We stayed in my favourite inn called The Ship which has panoramic views over the Dingle Marshes which stretch several miles north to Walberswick, which is renowned for it’s annual crabbing champi0nship. It is also where the king of art nouveau, Charles Rennie Mackintosh moved to after he had abandoned architecture to become a watercolourist and where the series of flowers known as the ‘Walberswick collection’ was painted.

The marshes along this part of the coast are full of wildlife, including rare birds such as harriers and bittern, mammals such as otters as well as a host of marsh and heathland plants and the associated fauna. It’s a wonderful place. The view from our window at The Ship was generally dominated by low grey cloud which occasionally saw fit to rain on us, but even so the wildlife was much in evidence without even leaving the inn:


The tree opposite our window played host to numerous small birds including this house sparrow (Passer domesticus, Dansk: gråspurv) and blue tit (Cyanistes caerulius, Dansk: blåmejse)
And a couple of hundred metres beyond the tree were some pools of rainwater where lapwing and these teal were on parade each morningAnd beyond that was a ditch where a little egret (Egretta garzetta, Dansk: silkehejre) was hunting every day

So, as you can imagine, it wasn’t so easy to haul myself away from my nice centrally heated room and my cup of tea and go out into the wintry mornings, when I could sit by the window and see all this! But I eventually extricated myself and walked a circuit of the village taking in the local church and graveyard, the remains of the Franciscan Friary and the woods inbetween, and was very adequately rewarded. The local church has the remains of a medieval leper hospital in its grounds which is a fascinating place historically, but is now inhabited solely by sheep and snowdrops (Galanthus nivalis). There were no sheep while we were in there but the snowdrops were growing out between the melting snow.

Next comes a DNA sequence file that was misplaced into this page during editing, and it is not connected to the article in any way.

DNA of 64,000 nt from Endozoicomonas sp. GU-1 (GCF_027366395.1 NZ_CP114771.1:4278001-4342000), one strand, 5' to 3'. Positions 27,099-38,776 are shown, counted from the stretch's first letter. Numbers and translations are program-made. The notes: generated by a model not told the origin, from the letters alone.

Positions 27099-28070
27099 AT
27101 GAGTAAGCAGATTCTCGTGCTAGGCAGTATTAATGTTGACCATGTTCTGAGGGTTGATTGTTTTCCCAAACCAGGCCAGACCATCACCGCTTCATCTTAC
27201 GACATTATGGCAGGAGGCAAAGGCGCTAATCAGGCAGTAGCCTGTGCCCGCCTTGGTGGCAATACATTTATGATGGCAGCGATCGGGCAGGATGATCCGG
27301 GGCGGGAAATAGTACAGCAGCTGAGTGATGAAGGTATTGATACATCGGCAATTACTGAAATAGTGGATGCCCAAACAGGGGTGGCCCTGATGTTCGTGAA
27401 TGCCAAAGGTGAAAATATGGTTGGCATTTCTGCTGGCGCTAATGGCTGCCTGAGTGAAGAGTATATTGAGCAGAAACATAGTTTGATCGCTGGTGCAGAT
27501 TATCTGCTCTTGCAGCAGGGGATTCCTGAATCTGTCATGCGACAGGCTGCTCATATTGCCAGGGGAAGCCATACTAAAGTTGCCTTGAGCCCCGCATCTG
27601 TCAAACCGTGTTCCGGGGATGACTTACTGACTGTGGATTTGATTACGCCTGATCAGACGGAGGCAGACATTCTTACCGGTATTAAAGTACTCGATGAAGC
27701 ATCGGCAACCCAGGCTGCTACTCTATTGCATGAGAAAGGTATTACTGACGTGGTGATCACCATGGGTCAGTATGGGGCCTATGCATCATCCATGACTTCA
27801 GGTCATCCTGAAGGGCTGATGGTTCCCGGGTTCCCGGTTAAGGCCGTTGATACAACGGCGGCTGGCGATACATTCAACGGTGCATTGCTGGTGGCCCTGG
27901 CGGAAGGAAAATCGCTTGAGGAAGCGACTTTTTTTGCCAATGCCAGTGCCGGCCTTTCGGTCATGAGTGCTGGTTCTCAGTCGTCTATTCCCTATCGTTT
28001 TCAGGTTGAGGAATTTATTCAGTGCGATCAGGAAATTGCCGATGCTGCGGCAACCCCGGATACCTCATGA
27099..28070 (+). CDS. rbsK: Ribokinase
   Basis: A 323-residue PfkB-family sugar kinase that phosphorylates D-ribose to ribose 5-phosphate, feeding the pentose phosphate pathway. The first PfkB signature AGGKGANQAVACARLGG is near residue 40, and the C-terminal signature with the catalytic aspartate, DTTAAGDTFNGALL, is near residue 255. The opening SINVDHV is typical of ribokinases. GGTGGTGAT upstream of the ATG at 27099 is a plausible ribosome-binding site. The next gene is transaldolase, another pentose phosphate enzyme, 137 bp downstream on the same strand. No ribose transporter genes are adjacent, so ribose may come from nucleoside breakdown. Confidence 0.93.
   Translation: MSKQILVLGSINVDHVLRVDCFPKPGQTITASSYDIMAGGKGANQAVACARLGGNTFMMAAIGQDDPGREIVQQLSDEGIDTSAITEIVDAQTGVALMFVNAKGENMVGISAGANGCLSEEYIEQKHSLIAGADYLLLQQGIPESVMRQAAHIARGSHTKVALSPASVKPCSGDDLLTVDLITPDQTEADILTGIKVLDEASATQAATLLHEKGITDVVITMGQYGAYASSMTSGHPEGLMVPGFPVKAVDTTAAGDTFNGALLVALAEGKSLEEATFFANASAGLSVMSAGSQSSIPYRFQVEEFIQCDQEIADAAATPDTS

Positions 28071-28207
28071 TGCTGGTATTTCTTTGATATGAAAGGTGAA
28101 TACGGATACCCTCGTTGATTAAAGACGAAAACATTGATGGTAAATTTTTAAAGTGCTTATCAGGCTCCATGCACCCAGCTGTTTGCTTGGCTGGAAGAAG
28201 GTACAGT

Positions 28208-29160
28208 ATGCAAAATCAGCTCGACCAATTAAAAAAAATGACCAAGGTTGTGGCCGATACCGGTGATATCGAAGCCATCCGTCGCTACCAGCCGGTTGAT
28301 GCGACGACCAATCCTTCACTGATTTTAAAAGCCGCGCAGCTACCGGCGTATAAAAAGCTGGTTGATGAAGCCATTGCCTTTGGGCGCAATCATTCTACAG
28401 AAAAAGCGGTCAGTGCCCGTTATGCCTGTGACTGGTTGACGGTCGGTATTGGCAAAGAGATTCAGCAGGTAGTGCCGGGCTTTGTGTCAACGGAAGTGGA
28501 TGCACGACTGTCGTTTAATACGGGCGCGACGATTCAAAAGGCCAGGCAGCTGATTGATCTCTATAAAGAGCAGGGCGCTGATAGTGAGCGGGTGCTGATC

Snowdrops infront of the be-lichened walls of the ancient leper hospital in the grounds of St James church


A lapwing pair pausing in the Friary between displays of breathtaking aerobatic excellence

The Friary is long deserted by the Franciscan brethren and is now a ruin, but it still plays host to the local wildlife. As well as the lapwing (Vanellus vanellus, Dansk: vibe) , there was a songthrush (Turdus philomelos, Dansk: sangdrossel) foraging amongst the  grassy tufts and robins (Erithacus rubecula, Dansk: rødhals) singing from the trees beyond.

A deciduous tree adjacent to the Friary was completely covered in lichen

I don’t know which species the lichens are on the tree trunk but I think there are at least four. The flat resupinates can be seen on old wood and even brick walls in towns and villages, but the feathery species are much more susceptible to atmospheric pollution and therefore only exist where the air is clean.

Beyond Dunwich to the south is the gorse covered heathland of Dunwich Heath which is owned and managed by the National Trust, and beyond that is the RSPB reserve at Minsmere where I watched a marsh harrier quartering the reedbeds and where another walker told me he had seen smew and a bittern in one of the lakes on the reserve. I went to look there but I didn’t see either, but I did see other birds, and some splendid lichens. Of which more in a later post.